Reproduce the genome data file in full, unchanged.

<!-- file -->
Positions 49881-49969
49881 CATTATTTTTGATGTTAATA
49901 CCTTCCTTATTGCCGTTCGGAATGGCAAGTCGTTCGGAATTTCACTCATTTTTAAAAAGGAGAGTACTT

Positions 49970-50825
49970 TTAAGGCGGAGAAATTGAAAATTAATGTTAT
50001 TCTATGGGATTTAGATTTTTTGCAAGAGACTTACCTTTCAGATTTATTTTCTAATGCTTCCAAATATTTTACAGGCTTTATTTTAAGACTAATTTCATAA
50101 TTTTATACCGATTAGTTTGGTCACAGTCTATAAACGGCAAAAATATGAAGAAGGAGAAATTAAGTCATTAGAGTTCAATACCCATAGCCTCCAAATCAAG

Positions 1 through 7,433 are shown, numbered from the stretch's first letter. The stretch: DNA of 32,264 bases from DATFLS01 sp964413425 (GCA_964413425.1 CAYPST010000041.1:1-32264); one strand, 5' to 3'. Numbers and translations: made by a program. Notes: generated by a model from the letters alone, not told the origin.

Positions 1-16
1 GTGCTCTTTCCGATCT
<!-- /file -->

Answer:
Positions 49881-49969
49881 CATTATTTTTGATGTTAATA
49901 CCTTCCTTATTGCCGTTCGGAATGGCAAGTCGTTCGGAATTTCACTCATTTTTAAAAAGGAGAGTACTT

Positions 49970-50825
49970 TTAAGGCGGAGAAATTGAAAATTAATGTTAT
50001 TCTATGGGATTTAGATTTTTTGCAAGAGACTTACCTTTCAGATTTATTTTCTAATGCTTCCAAATATTTTACAGGCTTTATTTTAAGACTAATTTCATAA
50101 TTTTATACCGATTAGTTTGGTCACAGTCTATAAACGGCAAAAATATGAAGAAGGAGAAATTAAGTCATTAGAGTTCAATACCCATAGCCTCCAAATCAAG

Positions 1 through 7,433 are shown, numbered from the stretch's first letter. The stretch: DNA of 32,264 bases from DATFLS01 sp964413425 (GCA_964413425.1 CAYPST010000041.1:1-32264); one strand, 5' to 3'. Numbers and translations: made by a program. Notes: generated by a model from the letters alone, not told the origin.

Positions 1-16
1 GTGCTCTTTCCGATCT